Thousands of young Thai protesters came together on Saturday at Bangkok's Democracy Monument in a show of mass public opposition to Thailand's royal defamation law. This comes as the country's economy continues on a downward trend due to the COVID-19 pandemic. The demonstrations, which were the city's largest and rowdiest anti-government protest in years, went on until late into the night before being called off at midnight due to safety concerns, according to the Bangkok Post.
With the economy in freefall, anger is boiling against a government stacked with elderly former generals and supporters of the royalist establishment. The crowd of students sang vitriolic anti-government rap songs and waved placards denouncing the administration of former army chief Prayut Chan-O-Cha -- and calling for the abolition of Thailand's strict royal defamation law.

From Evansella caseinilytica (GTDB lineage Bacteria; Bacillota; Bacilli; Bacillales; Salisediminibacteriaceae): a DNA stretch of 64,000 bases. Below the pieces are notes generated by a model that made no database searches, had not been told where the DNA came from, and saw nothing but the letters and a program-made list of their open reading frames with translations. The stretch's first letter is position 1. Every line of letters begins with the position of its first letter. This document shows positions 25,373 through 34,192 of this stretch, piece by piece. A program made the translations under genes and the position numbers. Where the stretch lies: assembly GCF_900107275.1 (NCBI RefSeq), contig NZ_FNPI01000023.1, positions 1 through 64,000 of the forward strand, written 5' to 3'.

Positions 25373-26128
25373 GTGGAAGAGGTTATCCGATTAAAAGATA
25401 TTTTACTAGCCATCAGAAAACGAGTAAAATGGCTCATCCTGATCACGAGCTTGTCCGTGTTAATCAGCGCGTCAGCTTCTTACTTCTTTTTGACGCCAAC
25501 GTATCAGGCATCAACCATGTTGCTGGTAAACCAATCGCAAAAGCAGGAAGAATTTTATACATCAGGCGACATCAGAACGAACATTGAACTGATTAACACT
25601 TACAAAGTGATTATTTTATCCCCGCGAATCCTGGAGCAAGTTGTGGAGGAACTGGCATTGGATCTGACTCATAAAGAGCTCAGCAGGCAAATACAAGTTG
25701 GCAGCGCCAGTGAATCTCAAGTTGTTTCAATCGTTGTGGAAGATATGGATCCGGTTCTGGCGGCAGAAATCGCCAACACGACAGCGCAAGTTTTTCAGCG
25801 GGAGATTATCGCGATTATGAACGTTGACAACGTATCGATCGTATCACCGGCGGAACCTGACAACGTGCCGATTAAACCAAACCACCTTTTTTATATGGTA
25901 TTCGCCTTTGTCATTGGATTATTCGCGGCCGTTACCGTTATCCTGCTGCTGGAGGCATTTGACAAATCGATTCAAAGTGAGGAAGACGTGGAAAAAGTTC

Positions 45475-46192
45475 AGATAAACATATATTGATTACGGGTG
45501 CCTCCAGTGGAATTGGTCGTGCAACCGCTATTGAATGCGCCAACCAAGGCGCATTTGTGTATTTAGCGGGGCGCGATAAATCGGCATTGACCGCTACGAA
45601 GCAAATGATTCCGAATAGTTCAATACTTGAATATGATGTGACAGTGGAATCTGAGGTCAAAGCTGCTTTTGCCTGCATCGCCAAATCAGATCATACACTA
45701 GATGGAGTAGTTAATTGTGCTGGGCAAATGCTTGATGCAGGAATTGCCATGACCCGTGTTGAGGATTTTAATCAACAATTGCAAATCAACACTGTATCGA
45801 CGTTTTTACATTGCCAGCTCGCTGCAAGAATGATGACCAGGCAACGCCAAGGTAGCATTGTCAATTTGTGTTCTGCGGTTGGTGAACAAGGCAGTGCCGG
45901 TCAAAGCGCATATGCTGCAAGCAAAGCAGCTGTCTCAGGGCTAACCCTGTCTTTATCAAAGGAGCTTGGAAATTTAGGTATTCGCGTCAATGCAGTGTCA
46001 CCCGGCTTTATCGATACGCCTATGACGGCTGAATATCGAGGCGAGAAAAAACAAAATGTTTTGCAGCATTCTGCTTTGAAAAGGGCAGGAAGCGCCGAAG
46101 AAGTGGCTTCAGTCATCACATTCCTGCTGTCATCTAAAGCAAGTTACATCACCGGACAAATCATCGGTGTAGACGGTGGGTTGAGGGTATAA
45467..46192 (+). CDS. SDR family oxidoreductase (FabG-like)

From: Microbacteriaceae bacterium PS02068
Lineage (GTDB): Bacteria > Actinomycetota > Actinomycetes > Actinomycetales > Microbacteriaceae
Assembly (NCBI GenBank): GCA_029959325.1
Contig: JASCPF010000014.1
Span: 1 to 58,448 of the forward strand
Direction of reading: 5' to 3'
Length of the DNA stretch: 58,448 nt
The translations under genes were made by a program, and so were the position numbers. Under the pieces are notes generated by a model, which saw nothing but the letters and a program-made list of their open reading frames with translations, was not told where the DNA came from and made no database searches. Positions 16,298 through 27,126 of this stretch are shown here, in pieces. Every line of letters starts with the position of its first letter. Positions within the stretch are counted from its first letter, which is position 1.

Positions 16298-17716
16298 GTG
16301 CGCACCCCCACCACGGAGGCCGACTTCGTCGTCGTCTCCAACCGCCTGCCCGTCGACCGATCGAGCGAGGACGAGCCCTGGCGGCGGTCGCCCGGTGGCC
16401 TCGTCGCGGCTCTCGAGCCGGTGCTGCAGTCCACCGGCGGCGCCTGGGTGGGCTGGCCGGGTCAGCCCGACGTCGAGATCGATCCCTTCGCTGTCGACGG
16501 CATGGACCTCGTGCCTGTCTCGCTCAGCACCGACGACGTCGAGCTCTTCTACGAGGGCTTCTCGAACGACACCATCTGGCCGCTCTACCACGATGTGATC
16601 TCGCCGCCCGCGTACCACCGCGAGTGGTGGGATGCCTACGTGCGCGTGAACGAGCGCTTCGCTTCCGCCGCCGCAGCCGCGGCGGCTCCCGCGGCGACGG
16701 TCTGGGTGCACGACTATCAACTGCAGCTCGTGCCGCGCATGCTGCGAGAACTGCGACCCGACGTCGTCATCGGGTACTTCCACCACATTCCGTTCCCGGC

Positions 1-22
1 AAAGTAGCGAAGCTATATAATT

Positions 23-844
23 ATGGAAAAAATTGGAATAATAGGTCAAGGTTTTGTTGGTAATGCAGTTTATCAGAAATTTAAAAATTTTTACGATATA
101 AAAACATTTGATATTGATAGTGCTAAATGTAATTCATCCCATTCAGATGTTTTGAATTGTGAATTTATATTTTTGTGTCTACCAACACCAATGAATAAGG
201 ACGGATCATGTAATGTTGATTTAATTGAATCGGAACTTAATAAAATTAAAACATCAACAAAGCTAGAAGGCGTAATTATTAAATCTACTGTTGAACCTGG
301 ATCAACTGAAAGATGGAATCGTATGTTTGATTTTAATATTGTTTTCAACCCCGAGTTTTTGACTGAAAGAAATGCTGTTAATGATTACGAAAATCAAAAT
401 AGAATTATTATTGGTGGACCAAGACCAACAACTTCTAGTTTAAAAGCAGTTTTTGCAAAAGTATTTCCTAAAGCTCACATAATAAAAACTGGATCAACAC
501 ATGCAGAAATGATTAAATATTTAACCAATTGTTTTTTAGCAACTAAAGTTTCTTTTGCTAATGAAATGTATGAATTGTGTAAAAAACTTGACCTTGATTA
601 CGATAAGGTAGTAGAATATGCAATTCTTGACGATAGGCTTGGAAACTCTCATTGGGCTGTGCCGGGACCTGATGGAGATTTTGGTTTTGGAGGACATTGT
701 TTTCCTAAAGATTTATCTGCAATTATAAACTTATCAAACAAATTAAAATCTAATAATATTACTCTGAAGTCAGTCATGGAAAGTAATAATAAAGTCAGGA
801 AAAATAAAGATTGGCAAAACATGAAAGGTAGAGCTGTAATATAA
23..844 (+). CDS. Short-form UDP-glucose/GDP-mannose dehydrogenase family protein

The protesters wore a black uniform, which several said was borrowed from the pro-democracy protests that rocked Hong Kong last year.
The government doesn't care about us, so either we come out or we lose anyway,' said an 18-year-old student called Sang, giving one name only.
'The laws protect the rich and leave the people with nothing
Placards saying 'end 112' were held up in a rare mass public opposition to Thailand's royal defamation law -- the number a reference to the section of the criminal code it falls under -- which protects the monarchy and its unassailable, super-rich King Maha Vajiralongkorn from criticism.
The protest ended at midnight, according to the Bangkok Post
The demonstrations were called off because of safety concerns and the lack of facilities and public utilities to accommodate the large number of people who joined the rally. The rally ended peacefully. Nobody was detained or charged.
Content created and supplied by: DailyClock (via Opera News )